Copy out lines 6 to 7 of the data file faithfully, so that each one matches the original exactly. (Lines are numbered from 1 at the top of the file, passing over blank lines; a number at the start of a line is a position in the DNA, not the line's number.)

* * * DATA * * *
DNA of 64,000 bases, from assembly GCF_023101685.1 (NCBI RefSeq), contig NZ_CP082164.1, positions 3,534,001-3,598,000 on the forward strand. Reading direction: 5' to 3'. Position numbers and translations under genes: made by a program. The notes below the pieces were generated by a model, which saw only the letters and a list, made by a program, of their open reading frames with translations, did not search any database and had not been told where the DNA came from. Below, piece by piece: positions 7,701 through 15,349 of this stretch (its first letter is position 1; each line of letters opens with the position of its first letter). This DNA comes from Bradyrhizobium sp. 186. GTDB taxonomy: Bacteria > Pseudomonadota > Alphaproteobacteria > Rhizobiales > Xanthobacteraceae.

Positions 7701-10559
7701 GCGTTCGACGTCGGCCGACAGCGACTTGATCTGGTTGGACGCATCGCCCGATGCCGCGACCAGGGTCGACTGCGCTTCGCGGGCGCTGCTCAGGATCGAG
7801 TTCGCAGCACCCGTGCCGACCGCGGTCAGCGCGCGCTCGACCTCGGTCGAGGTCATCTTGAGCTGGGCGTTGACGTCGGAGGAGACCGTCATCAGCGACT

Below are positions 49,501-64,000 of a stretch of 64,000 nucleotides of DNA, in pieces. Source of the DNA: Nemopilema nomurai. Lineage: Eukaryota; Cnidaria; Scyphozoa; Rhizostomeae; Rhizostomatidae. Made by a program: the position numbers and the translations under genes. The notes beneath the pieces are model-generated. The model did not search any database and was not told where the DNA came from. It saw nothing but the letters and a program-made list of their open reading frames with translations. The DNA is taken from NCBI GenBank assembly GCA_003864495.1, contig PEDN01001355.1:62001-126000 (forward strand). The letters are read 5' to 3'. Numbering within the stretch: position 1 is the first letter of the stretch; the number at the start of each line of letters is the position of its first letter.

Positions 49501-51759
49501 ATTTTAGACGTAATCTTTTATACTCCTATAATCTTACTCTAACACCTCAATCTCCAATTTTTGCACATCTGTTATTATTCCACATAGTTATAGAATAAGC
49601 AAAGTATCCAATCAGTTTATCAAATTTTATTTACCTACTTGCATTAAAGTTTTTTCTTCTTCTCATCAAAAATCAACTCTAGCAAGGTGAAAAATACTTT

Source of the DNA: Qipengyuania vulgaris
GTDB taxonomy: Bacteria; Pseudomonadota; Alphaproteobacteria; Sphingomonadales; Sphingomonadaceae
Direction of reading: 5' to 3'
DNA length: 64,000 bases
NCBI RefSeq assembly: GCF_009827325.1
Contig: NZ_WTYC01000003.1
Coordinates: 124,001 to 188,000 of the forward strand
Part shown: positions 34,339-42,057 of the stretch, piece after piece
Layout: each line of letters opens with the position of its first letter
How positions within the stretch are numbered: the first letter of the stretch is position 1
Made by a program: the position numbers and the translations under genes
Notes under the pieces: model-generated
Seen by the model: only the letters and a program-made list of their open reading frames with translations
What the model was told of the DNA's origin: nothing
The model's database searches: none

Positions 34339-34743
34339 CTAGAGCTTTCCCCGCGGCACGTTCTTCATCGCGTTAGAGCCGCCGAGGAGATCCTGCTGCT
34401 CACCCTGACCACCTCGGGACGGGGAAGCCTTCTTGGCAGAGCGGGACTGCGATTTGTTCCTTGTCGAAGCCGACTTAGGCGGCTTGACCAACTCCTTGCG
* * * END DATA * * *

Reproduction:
Positions 49501-51759
49501 ATTTTAGACGTAATCTTTTATACTCCTATAATCTTACTCTAACACCTCAATCTCCAATTTTTGCACATCTGTTATTATTCCACATAGTTATAGAATAAGC